Grimm Brothers Fairy Tales
Categories: Sightseeing, Cultural and History
[ source: Wikipedia]
Jakob and Wilhelm Grimm surely never thought that theirs would become a household name around the world or that children in countries far from theirs would know the plots of the stories they recorded by heart. Together, the Grimm brothers had simply hoped to rescue from oblivion the fairy tales they believed to be endangered. Jakob (1785-1863) was a German philologist, jurist, and mythologist. On the other hand, his younger brother Wilhelm (1786-1859) considered himself primarily a writer. They are mainly known today for having popularized an array of notable fairy tales, including Cinderella, The Frog Prince, Hansel and Gretel, Rapunzel, Rumpelstiltskin, and Snow White.
In the early 1810s, the Grimm brothers decided to write a scholarly study of folktales. Besides a book, their efforts resulted in the creation of a methodology for recording and collecting stories that is still used by folklorists today. The Romanticism of the 19th century had increased the interest in fairy tales, so this was a good juncture for the Grimm brothers to pursue their interests. Their first book of fairy tales, Children's and Household Tales, was published in 1812, and included 86 tales. To collect the stories, the brothers, who shared a house, invited storytellers to their home, and the Grimms made transcriptions of what was told to them. The stories were mainly taken from peasants, but some were recorded from middle-class and aristocratic acquaintances. Some of the Grimm brothers' fairy tales were also taken from French Huguenot sources. The Grimm brothers interpreted the stories they collected as an unadulterated form of national culture and literature. This was based on the belief that national identity was clearly expressed in the common folk and in popular culture.
The 1812 volume of the Grimm brothers' fairy tales was actually criticized strongly for not being appropriate for children, due to the subject matter and the scholarly notes that the Grimms included as supplemental material. In subsequent editions, Wilhelm edited and rewrote the fairy tales. He removed sexual references and added Christian elements, making the stories more acceptable to middle class readers. After 1819, Wilhelm also began to focus on children, adding didactic and moralizing elements to the tales.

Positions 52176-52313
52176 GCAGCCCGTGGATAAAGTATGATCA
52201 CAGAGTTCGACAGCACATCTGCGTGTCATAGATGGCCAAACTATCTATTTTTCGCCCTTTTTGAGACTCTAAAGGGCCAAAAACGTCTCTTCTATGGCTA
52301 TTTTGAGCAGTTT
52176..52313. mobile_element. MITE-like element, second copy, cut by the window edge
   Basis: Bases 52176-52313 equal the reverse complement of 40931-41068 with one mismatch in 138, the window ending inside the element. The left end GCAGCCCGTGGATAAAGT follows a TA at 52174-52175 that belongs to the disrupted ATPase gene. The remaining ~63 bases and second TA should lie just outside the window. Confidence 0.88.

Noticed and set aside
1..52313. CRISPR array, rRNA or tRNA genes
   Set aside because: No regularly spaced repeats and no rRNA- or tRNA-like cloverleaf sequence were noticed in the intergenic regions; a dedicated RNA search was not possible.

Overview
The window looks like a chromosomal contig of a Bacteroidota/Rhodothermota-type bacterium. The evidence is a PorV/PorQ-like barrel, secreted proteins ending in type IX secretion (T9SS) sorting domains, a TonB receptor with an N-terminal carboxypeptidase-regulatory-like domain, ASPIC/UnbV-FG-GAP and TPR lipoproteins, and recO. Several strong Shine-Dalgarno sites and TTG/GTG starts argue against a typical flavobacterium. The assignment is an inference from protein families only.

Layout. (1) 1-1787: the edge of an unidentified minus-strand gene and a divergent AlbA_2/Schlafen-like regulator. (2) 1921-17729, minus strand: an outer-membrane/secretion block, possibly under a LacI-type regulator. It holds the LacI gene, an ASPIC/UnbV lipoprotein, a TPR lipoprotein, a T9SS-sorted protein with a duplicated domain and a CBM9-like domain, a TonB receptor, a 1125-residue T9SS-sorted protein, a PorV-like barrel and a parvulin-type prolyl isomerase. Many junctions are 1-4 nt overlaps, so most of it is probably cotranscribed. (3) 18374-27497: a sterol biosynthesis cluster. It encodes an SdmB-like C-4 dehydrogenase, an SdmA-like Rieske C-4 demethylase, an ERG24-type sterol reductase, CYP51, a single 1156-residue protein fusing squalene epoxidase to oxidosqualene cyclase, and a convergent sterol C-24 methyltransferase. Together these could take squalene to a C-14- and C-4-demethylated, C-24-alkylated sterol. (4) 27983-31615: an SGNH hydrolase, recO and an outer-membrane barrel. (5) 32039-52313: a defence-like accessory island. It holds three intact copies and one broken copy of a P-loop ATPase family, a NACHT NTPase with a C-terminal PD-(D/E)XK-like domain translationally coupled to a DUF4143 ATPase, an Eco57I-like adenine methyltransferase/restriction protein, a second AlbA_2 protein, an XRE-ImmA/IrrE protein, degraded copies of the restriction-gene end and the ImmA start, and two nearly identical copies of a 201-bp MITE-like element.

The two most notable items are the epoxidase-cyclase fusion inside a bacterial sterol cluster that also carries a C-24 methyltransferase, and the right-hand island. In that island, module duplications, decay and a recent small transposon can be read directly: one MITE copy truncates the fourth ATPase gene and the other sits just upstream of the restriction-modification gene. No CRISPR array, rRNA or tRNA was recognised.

Between 1812 and 1857, the Grimm brothers revised and published 17 editions of their first book. The number of stories included in the volume grew from 86 to over 200. The popularity of the book grew with each edition. By the 1870s, the Grimm brothers' fairy tales were widely popular. And in the 20th century, the Grimms' book was considered the second most popular book after the Bible. The Grimms' popularity also extended far past the German-speak world, and today their stories have been translated into over 100 languages. This is quite the accomplishment for the two boys from the small town outside of Frankfurt (Frankfurt vacation rentals | Frankfurt travel guide).
[ source: wikipedia.org ]
About this Article
This travel guide has been written by Rachel Hildebrandt.
Starting with her first trip to Germany at the age of 16, Rachel has traveled, worked, and studied in Germany extensively. Although her first encounter with German culture was in Lower Saxony, since that time the focus of her subsequent work as a freelance historian and translator has shifted eastward. Building on her graduate studies in Dresden, Rachel has worked for a variety of German foundations as a historian and translator, and is currently pursuing research pertaining to the Sorbs in Lusatia (eastern Saxony).
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